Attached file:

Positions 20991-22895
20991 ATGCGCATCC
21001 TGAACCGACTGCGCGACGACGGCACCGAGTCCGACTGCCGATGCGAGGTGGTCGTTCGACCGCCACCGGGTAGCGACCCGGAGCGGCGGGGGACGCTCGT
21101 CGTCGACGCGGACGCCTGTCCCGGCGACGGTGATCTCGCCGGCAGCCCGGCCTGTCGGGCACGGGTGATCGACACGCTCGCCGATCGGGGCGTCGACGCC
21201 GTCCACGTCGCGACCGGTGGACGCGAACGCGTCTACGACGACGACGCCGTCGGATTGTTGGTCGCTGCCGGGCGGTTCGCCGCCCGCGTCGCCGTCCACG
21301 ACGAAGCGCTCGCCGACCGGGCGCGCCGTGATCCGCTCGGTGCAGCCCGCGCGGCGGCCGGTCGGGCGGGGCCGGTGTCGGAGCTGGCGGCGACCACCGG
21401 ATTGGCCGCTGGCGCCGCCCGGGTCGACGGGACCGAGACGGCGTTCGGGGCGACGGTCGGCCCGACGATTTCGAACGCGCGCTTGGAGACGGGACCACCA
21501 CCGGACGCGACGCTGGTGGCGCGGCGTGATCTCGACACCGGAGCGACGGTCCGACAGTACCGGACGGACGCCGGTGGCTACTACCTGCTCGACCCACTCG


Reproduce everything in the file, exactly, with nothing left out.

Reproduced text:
Positions 20991-22895
20991 ATGCGCATCC
21001 TGAACCGACTGCGCGACGACGGCACCGAGTCCGACTGCCGATGCGAGGTGGTCGTTCGACCGCCACCGGGTAGCGACCCGGAGCGGCGGGGGACGCTCGT
21101 CGTCGACGCGGACGCCTGTCCCGGCGACGGTGATCTCGCCGGCAGCCCGGCCTGTCGGGCACGGGTGATCGACACGCTCGCCGATCGGGGCGTCGACGCC
21201 GTCCACGTCGCGACCGGTGGACGCGAACGCGTCTACGACGACGACGCCGTCGGATTGTTGGTCGCTGCCGGGCGGTTCGCCGCCCGCGTCGCCGTCCACG
21301 ACGAAGCGCTCGCCGACCGGGCGCGCCGTGATCCGCTCGGTGCAGCCCGCGCGGCGGCCGGTCGGGCGGGGCCGGTGTCGGAGCTGGCGGCGACCACCGG
21401 ATTGGCCGCTGGCGCCGCCCGGGTCGACGGGACCGAGACGGCGTTCGGGGCGACGGTCGGCCCGACGATTTCGAACGCGCGCTTGGAGACGGGACCACCA
21501 CCGGACGCGACGCTGGTGGCGCGGCGTGATCTCGACACCGGAGCGACGGTCCGACAGTACCGGACGGACGCCGGTGGCTACTACCTGCTCGACCCACTCG